The carders used currently in woollen mills differ very little from machines used 20 to 50 years ago, and in some cases, the machines are from that era.
Machine carders vary in size from the one that easily fits on the kitchen table, to the carder that takes up a full room .
A carder that takes up a full room works very similarly, the main difference being that the fibre goes through many more drums often with intervening cross laying to even out the load on the subsequent cards, which normally get finer as the fibre progresses through the system.
When the fibre comes off the drum, it is in the form of a bat – a flat, orderly mass of fibres. If a small drum carder is being used, the bat is the length of the circumference of the big drum and is often the finished product. A big drum carder, though, will then take that bat and turn it into roving, by stretching it thinner and thinner, until it is the desired thickness (often rovings are the thickness of a wrist). (A rolag differs from a roving because it is not a continuous strand, and because the fibres end up going across instead of along the strand.) Cotton fibres are fed into the machine, picked up and brushed onto flats when carded.
Some hand-spinners have a small drum carder at home especially for the purpose of mixing together the different coloured fibre that are bought already carded.
A restored carding machine at Quarry Bank Mill in the UK
A wool carder from 1913 at the Mueller Tuchfabrik, Euskirchen
Predating mechanised weaving, hand loom weaving was a cottage industry that used the same processes but on a smaller scale. These skills have survived as an artisan craft or as a art form and hobby.
Hand cards are typically square or rectangular paddles manufactured in a variety of sizes from 2 by 2 inches (5.1 cm × 5.1 cm) to 4 by 8 inches (10 cm × 20 cm). The working face of each paddle can be flat or cylindrically curved and wears the card cloth. Small cards, called flick cards, are used to flick the ends of a lock of fibre, or to tease out some strands for spinning off.
A pair of cards is used to brush the wool between them until the fibres are more or less aligned in the same direction. The aligned fibre is then peeled from the card as a rolag. Carding is an activity normally done outside or over a drop cloth, depending on the wool's cleanliness. Rolag is peeled from the card.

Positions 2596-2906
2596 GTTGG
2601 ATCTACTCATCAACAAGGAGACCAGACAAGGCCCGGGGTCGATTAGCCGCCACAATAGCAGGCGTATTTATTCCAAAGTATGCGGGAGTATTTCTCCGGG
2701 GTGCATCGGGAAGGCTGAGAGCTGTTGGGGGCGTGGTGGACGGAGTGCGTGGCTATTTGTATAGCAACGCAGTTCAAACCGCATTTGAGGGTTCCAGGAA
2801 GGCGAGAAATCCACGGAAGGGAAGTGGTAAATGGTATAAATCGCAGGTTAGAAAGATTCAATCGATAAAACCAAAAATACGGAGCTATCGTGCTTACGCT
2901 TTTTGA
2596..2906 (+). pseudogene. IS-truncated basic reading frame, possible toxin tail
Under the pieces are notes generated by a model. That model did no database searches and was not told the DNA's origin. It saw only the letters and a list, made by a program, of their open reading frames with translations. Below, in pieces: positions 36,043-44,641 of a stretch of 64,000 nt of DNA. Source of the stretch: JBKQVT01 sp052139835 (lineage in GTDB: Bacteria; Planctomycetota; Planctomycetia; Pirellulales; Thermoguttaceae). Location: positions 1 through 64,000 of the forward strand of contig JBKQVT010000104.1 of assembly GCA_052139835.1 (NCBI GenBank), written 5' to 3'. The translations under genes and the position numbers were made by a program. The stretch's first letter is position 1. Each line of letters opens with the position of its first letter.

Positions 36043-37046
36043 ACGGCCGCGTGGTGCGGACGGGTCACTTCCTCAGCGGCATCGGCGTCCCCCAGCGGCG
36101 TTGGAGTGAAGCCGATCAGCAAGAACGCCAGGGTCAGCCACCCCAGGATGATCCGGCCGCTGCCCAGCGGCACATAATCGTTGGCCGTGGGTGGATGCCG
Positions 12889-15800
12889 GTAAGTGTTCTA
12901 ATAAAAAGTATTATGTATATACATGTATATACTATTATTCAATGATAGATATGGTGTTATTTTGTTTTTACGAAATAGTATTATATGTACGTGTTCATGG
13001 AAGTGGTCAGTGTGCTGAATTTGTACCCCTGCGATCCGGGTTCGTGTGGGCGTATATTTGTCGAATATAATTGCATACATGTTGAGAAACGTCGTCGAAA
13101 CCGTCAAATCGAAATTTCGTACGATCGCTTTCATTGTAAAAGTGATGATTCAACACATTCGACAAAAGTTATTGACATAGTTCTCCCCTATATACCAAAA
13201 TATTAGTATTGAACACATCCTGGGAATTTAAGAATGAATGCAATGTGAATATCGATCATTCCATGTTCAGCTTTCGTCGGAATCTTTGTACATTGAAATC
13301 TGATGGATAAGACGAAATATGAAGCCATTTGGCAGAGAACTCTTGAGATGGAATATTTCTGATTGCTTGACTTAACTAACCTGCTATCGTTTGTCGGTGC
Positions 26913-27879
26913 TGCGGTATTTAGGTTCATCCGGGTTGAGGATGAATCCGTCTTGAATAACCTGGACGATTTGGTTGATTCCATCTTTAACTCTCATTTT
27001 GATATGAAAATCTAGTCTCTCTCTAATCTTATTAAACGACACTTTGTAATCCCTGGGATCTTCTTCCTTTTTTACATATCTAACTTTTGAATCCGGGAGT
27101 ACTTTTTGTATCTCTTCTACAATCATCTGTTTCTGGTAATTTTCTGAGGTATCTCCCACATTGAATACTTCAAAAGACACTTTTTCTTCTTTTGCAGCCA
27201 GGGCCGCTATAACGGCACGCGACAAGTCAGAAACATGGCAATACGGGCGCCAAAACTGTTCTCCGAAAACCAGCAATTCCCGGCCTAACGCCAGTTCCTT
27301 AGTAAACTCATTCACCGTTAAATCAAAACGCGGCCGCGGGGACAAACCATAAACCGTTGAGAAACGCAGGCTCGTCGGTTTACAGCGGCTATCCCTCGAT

This product (rovings, rolags, and batts) can be used for spinning.
Carding of wool can either be done "in the grease" or not, depending on the type of machine and on the spinner's preference. "In the grease" means that the lanolin that naturally comes with the wool has not been washed out, leaving the wool with a slightly greasy feel. The large drum carders do not tend to get along well with lanolin, so most commercial worsted and woollen mills wash the wool before carding. Hand carders (and small drum carders too, though the directions may not recommend it) can be used to card lanolin rich wool.
The simplest machine carder is the drum carder. Most drum carders are hand-cranked but some are powered by an electric motor. These machines generally have two rollers, or drums, covered with card clothing. The licker-in, or smaller roller meters fibre from the infeed tray onto the larger storage drum. The two rollers are connected to each other by a belt- or chain-drive so that their relative speeds cause the storage drum to gently pull fibres from the licker-in. This pulling straightens the fibres and lays them between the wire pins of the storage drum's card cloth. Fibre is added until the storage drum's card cloth is full. A gap in the card cloth facilitates removal of the batt when the card cloth is full.
Some drum carders have a soft-bristled brush attachment that presses the fibre into the storage drum. This attachment serves to condense the fibres already in the card cloth and adds a small amount of additional straightening to the condensed fibre.
Using a cottage carder to card white alpaca
Cottage carding machines differ significantly from the simple drum card. These carders do not store fibre in the card cloth as the drum carder does but, rather, fibre passes through the workings of the carder for storage or for additional processing by other machines.
A typical cottage carder has a single large drum (the swift) accompanied by a pair of in-feed rollers (nippers), one or more pairs of worker and stripper rollers, a fancy, and a doffer. In-feed to the carder is usually accomplished by hand or by conveyor belt and often the output of the cottage carder is stored as a batt or further processed into roving and wound into bumps with an accessory bump winder. The cottage carder in the image below supports both outputs.
Raw fibre, placed on the in-feed table or conveyor is moved to the nippers which restrain and meter the fiber onto the swift. As they are transferred to the swift, many of the fibres are straightened and laid into the swift's card cloth. These fibres will be carried past the worker / stripper rollers to the fancy.
As the swift carries the fibres forward, from the nippers, those fibres that are not yet straightened are picked up by a worker and carried over the top to its paired stripper. Relative to the surface speed of the swift, the worker turns quite slowly. This has the effect of reversing the fibre. The stripper, which turns at a higher speed than the worker, pulls fibres from the worker and passes them to the swift. The stripper's relative surface speed is slower than the swift's so the swift pulls the fibres from the stripper for additional straightening.
Straightened fibres are carried by the swift to the fancy. The fancy's card cloth is designed to engage with the swift's card cloth so that the fibres are lifted to the tips of the swift's card cloth and carried by the swift to the doffer. The fancy and the swift are the only rollers in the carding process that actually touch.
The slowly turning doffer removes the fibres from the swift and carries them to the fly comb where they are stripped from the doffer. A fine web of more or less parallel fibre, a few fibres thick and as wide as the carder's rollers, exits the carder at the fly comb by gravity or other mechanical means for storage or further processing.